The two sides will cooperate on the feasibility of an onshore LNG plant to be built at Vassilikos, with due consideration to Total’s views on the structuring and development of the LNG Project. This follows the award in February to Total of exploration and production-sharing contracts for Blocks 10 and 11 of Cyprus’ Exclusive Economic Zone. The MoU records Total’s support for the monetisation of potential natural gas reserves in Blocks 10 and 11 through a variety of options giving priority to liquefaction and LNG export to European and Asian markets. The MoU is a non-binding, preliminary agreement. Under it, Cyprus and Total undertake to exchange data and views on the development of an LNG project on the island.
Total is a long ways from deciding to monetise any hydrocarbons finds or to pour cash into the LNG terminal. The French energy giant has yet to carry out initial, exploratory drilling in its two prospects; it will likely do so in late 2014 or early 2015. Should it make a discovery, subsequent appraisal – or confirmation – drilling would take place sometime in 2016. Thus a decision to participate in the mooted LNG facility, or more generally a decision to monetise discoveries in any way, won’t come before 2016 or 2017. It’s understood that Total will be prospecting for both natural gas and oil in Block 10, and for natural gas alone in Block 11. When and how Total decide to proceed will also depend on how Noble Energy fares. The Texas-based company has priority in the LNG project, being the first company to sign an MoU with Cyprus.
Noble’s follow-up drilling at the A-2 well in offshore Block 12 yielded an updated estimate of gross resources ranging from 3.6 trillion cubic feet (tcf) of natural gas to 6 tcf, with a mean of approximately 5 tcf. But those quantities may not be enough to render viable the construction of an LNG train. Roughly speaking, one LNG train needs at least 5.5 to 6 tcf of natural gas. Noble is reportedly planning exploratory drilling at additional wells within Block 12 for late next year.
Cyprus has meanwhile approached Israel with a proposal for importing substantial gas quantities from the neighbouring country’s Leviathan field. But any progress on that front is unlikely tocome anytime soon; Tel Aviv must first make a final political decision on its export policy. Noble and Delek, their partners in the Leviathan project, still need to negotiate a lease for the field. Another obstacle in developing Leviathan is an ongoing antitrust probe into the two companies’ powerful position in the Israeli gas market that could potentially delay the project. Meanwhile Cyprus is looking to import small quantities of natural gas for the purpose of local electricity generation – the ‘interim gas solution’.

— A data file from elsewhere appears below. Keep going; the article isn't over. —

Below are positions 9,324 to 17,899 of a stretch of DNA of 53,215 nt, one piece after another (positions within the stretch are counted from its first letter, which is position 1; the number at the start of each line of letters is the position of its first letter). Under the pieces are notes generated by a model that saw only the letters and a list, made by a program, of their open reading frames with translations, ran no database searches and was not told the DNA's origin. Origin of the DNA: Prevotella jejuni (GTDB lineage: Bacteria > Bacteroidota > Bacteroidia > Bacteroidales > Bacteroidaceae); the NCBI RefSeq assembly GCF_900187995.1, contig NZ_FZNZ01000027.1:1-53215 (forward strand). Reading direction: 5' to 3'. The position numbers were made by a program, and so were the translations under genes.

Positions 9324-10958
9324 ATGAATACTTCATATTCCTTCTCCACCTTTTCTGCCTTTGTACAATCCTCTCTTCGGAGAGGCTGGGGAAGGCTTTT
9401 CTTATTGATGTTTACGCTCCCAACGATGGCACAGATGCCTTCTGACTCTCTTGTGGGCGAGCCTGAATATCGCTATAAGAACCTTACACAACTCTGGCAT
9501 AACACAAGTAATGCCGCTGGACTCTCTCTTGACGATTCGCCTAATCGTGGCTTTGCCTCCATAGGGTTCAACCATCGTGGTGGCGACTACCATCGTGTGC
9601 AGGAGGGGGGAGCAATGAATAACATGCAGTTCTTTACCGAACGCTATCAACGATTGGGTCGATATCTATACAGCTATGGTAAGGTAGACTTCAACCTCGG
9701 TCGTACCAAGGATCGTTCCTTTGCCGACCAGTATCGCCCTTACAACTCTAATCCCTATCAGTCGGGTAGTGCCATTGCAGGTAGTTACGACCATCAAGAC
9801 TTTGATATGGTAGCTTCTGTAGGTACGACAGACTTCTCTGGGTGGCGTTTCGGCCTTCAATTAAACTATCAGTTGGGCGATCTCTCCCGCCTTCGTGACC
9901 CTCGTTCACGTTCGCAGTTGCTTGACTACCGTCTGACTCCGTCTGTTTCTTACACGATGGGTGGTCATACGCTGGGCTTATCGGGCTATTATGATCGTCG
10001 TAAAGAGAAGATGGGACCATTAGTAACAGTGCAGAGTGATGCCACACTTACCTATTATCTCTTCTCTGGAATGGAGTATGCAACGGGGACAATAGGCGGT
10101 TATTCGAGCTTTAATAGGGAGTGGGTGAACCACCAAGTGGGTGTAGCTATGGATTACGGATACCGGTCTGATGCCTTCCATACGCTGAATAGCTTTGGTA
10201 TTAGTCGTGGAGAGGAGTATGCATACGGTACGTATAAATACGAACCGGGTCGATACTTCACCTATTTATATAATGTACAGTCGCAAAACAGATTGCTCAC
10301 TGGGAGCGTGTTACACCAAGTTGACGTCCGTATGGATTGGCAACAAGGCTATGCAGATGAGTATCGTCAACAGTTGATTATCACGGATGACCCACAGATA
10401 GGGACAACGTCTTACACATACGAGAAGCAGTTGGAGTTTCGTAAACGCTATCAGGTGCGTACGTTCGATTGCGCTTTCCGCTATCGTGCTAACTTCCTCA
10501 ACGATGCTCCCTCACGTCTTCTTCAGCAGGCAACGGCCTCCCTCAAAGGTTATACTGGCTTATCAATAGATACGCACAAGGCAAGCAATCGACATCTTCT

Nicosia recently approached Israel with a proposal to buy quantities from the Tamar field. But this project, too, could be taken hostage by the antitrust probe in Israel, which covers the Tamar field as well. The Mail learns that back in April, Israel’s then-energy minister Uzi Landau made an offer to supply Cyprus with small quantities of gas from Tamar for electricity production at Vassilikos. For reasons that are not clear, Nicosia at the time failed to strike while the iron was hot, and the window of opportunity was shut. Israel’s new energy minister, Silvan Shalom, has not renewed that offer, and besides there is now the matter of the investigation into alleged antitrust practices by the licensees in Israeli offshore gas fields.
In the meantime, the Mail is told, the Natural Gas Public Company (DEFA) plans to imminently launch a new tender process for interim gas. Last month DEFA scrapped the first tender, having failed to reach an agreement with any of the bidding companies.
Source: Cyprus Mail